Rez Infinite Is The Best Argument Yet For VR

Rez Infinite Is The Best Argument Yet For VR
November 6, 2016

Rez originally released in 2001 and was lauded at the time for its unique blending of music and gameplay in ways not seen before. Despite having a cult following for many years, if feels like only now, after being re-released in virtual reality nearly 15 years later, has the game achieved its true potential.
Rez Infinite is one of a handful of launch titles for Sony’s Playstation VR headset, but it stands out among the pack. Though it’s primarily a remastered version of the original Playstation 2 title, experiencing the Tron-like graphics flying all around you as you zoom through a digital world makes it feel like something altogether different.
The original Rez could be described reductively as a rail shooter in the vein of Star Fox, but with a musical twist. You play a hacker trying to infiltrate a computer system and unlock the secrets kept inside, which you do naturally by shooting down wire frame enemies in a vector graphic paradise full of polygonal valleys and temples. The game features a trance music soundtrack, which the player can add to and interact with, as each enemy shot or lock-on produces a note that forms part of the soundscape. The music becomes more complex as the player moves deeper into the system and evolves their avatar.
Infinite features the same five levels from the original Rez upgraded for virtual reality, including adjusted enemy placements and new control schemes suited to take advantage of VR. You can play Rez Infinite normally with just the controller of course, but you can also move your reticle simply by turning your head, so all you have to do to target an enemy is simply to look at it. You can even look behind you to target enemies that have passed you by. It’s a small change, but it’s one that makes the game far more playable than its predecessor.
The headset lock-on is so helpful that it might actually make the game a little too easy. Areas that I struggled through in the original Rez were a breeze in Infinite, to the point where there were a few moments of awkward silence after I had shot down every enemy and needed to wait for more to appear. Still, the added ease of control makes this version far more enjoyable.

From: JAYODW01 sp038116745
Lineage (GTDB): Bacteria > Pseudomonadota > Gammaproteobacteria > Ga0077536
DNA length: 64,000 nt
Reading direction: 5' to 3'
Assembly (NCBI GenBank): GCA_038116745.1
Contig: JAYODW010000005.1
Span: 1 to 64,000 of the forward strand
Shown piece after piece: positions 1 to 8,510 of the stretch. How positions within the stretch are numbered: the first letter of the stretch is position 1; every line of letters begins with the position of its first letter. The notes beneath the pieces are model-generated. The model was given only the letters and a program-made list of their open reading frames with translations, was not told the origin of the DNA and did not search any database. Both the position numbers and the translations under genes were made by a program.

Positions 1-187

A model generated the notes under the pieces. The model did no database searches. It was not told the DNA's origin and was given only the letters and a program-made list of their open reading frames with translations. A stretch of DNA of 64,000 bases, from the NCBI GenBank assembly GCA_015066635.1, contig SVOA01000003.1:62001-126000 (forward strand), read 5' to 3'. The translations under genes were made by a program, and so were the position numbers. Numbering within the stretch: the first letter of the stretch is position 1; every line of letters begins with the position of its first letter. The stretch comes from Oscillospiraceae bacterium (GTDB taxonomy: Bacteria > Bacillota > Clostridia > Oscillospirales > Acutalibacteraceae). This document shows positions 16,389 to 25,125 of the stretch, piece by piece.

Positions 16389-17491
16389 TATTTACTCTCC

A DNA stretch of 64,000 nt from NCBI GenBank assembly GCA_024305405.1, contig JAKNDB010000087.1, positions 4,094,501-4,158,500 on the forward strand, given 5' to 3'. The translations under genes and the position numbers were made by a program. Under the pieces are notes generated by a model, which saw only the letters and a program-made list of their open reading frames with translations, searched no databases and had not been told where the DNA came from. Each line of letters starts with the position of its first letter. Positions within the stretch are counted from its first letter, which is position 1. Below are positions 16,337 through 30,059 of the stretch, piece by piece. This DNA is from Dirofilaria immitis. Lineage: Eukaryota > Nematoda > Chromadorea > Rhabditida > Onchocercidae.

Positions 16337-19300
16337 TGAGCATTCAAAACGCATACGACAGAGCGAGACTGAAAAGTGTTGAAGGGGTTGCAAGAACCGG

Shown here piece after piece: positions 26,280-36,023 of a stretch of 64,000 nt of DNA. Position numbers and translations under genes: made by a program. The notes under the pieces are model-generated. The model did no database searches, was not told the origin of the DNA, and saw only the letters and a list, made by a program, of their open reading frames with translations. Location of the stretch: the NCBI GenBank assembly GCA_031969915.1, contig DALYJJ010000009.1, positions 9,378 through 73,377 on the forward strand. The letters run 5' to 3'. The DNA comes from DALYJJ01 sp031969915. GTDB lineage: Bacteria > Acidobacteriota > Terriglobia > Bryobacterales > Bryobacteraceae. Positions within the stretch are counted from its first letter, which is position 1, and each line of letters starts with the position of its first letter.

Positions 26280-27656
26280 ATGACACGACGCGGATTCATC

The music is as strong as it was fifteen years ago, but headphones are a must for the sense of immersion. The climatic Area 5 is more awe inspiring than ever. However, there is a brand-new area unlocked after you clear the standard five levels, and only there do the developers really show off what they’ve been able to achieve in those fifteen years hence.
Area X is so different it might as well be part of a different game. The graphics are smooth and natural in contrast to the polygonal wire frames of the earlier levels, enemies explode in colorful fireworks displays, and a peppy electronic pop song accompanies players through. Instead of being locked onto a single path, players can turn in all directions and move forward and backward at will, providing a full range of motion. It’s a fresh experience that still feels unmistakably like classic Rez.
If there’s one major disappointment, it’s that Area X is the only fully new content. It’s over quickly, and like so much right now with VR, it feels like just a toe dipped into the virtual water for a full-featured product coming later.
The original Rez is still one of my favorite games, but Rez Infinite improves on it in every way. This is a must-buy for Playstation VR owners, regardless of whether they’ve played the original. Even those not inclined to play action games could play in “travelling” mode, which makes it impossible to die, and instead just enjoy the trip.
While it’s kind of ironic that one of the best arguments for virtual reality is a game from 2001, that may speak to the universal appeal of the concept more than anything. I’m fascinated to see what Rez evolves into next.

Related articles

VRrOOm Wechat